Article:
The Avengers assembled on the Game Gear, but something didn’t make it to the meeting. The game tries to mimic its more powerful console and arcade siblings, and while some of that does make it through, a lot of what made the original game so much fun gets lost in the translation. Maybe someone should call the X-Men next time.
The Bitmap Brothers were known on the Amiga for creating unique styles of game design that meshed original concepts with solid presentation and gameplay. Several of the company’s releases made the jump to the Genesis, including the action/platformer Gods. Was anything lost in translation? Read our full review to find out!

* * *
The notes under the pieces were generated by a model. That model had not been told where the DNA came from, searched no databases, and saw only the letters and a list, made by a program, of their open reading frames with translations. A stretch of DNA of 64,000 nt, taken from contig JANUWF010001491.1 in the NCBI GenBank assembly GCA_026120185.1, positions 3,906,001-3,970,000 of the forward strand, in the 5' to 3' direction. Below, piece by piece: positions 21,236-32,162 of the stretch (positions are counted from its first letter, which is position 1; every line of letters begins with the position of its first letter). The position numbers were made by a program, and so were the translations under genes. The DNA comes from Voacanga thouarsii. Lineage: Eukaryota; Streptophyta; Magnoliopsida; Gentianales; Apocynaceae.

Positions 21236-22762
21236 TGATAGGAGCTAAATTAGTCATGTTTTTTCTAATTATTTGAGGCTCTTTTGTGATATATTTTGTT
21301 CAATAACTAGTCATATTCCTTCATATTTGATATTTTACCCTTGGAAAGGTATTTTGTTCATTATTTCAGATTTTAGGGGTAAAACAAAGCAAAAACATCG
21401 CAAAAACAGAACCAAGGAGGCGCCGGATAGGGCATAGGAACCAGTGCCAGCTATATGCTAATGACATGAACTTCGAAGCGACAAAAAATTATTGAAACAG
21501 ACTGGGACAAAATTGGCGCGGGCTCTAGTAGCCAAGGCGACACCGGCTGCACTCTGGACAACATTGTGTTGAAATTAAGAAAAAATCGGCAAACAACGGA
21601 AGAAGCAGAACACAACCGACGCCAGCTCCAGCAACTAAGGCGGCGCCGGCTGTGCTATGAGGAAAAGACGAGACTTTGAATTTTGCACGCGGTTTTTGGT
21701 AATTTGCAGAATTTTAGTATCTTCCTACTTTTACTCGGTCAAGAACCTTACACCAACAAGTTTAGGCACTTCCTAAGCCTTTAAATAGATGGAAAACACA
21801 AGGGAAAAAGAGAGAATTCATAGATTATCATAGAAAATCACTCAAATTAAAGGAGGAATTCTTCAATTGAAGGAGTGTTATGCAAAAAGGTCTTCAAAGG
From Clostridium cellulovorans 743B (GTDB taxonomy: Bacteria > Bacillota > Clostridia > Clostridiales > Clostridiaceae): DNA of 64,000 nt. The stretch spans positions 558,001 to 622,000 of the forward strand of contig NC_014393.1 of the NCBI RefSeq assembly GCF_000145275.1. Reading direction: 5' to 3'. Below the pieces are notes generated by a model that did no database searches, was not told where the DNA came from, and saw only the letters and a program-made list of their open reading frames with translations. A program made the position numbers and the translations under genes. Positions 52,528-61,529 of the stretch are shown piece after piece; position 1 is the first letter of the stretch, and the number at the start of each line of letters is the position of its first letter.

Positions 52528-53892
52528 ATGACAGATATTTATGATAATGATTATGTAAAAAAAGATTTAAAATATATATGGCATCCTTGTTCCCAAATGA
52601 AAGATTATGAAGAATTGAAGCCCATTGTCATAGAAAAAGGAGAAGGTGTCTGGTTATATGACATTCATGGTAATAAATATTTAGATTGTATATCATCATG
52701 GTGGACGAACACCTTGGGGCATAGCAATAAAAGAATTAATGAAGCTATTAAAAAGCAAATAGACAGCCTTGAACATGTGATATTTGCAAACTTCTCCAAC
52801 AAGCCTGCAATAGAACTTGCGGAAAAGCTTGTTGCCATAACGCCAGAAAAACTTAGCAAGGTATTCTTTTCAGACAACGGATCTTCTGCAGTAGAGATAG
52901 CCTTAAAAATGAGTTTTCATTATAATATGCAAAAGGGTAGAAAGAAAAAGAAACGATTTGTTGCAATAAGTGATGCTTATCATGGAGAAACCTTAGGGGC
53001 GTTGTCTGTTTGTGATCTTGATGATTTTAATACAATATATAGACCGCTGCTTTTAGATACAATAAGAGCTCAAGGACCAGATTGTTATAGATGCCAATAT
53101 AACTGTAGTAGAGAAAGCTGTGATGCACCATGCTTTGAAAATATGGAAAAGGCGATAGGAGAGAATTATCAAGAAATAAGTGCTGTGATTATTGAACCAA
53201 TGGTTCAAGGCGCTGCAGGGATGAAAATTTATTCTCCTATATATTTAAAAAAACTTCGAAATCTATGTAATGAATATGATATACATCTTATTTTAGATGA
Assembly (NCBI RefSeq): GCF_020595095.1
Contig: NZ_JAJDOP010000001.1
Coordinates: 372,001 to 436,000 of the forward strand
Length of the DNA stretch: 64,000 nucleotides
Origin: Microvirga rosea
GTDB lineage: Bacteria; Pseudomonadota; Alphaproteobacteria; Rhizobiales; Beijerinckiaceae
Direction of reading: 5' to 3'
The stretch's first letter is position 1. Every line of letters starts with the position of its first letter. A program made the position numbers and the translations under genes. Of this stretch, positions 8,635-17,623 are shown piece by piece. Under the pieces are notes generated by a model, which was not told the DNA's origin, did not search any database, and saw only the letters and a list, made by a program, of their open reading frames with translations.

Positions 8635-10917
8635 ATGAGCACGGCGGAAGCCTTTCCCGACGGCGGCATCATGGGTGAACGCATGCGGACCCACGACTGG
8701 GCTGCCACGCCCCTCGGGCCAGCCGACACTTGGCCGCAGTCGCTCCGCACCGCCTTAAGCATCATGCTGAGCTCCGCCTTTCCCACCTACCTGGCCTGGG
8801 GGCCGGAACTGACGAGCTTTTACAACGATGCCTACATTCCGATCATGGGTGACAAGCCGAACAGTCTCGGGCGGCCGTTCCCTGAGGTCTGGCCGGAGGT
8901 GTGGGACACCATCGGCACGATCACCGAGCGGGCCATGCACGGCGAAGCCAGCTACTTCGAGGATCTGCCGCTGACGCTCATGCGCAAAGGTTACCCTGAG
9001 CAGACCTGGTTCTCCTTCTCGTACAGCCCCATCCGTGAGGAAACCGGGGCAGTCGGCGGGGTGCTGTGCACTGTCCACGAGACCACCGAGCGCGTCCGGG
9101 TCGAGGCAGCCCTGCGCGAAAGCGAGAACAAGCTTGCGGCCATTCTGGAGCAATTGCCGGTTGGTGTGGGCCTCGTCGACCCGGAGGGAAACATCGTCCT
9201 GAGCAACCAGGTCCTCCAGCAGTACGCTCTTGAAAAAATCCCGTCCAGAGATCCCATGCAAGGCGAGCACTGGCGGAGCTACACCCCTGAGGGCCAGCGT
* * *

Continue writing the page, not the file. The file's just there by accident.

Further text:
If you’re looking for the boys of summer, keep walking friend, because they’re not in this dugout. Any player with self respect steers clear from this game, and you’ll probably find them playing World Series Baseball. Still interested? Then grab some Big League Chew and read our complete write up. Just don’t say we didn’t warn you.
While SNES owners were amazed by Super Star Wars and its excellent sequels, Sega CD owners struggled to view the grainy video in Rebel Assault and shook their heads in puzzled silence at Software Toolworks Star Wars Chess. Sure, it seems like a cool idea, until you see the laughable cut scenes and experience the long loading times and occasional game-breaking glitches. Suddenly, Star Wars Arcade on 32X doesn’t look so bad.
Milton Bradley’s Battleship has been a family favorite since its introduction in 1943 (under a different name then), and several electronic version have made their way home over the last few decades. The company cashed in on the success of the 16-bit consoles by releasing a version for both the Genesis and the SNES, and while it wasn’t bad, it lacked the excitement that made the original board game so famous.